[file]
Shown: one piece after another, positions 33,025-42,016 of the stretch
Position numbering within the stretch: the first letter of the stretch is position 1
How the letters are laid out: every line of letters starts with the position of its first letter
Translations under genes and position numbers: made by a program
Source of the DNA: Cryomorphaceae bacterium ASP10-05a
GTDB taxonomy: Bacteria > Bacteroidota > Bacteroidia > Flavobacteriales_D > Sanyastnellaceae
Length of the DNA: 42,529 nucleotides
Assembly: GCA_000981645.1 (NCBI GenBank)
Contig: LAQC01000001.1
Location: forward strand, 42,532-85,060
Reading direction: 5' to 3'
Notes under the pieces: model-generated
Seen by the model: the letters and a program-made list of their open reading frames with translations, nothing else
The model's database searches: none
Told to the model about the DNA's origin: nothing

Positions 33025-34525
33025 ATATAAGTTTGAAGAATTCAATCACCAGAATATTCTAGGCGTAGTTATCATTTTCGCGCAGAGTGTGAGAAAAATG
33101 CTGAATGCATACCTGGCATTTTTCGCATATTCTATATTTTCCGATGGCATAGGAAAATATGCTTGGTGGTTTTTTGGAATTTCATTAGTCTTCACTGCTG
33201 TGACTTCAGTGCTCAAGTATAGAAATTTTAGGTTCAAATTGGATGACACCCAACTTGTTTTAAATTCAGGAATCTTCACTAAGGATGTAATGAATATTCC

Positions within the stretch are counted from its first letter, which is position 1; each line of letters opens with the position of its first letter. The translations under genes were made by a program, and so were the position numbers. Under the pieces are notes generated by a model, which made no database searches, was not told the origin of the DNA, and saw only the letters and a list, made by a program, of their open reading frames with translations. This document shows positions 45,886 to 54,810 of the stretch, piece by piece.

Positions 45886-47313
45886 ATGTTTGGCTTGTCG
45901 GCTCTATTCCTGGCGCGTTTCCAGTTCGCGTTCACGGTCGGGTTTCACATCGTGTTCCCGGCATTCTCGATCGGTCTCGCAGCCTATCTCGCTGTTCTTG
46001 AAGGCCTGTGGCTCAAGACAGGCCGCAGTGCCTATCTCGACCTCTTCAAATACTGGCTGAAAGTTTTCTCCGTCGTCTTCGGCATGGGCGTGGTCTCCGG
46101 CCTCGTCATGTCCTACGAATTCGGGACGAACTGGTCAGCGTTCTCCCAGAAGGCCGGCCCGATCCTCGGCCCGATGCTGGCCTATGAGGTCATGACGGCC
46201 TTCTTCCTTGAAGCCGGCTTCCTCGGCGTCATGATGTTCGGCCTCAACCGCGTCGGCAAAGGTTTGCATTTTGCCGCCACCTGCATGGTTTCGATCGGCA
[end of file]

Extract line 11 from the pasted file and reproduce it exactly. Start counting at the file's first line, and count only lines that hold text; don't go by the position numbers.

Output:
Reading direction: 5' to 3'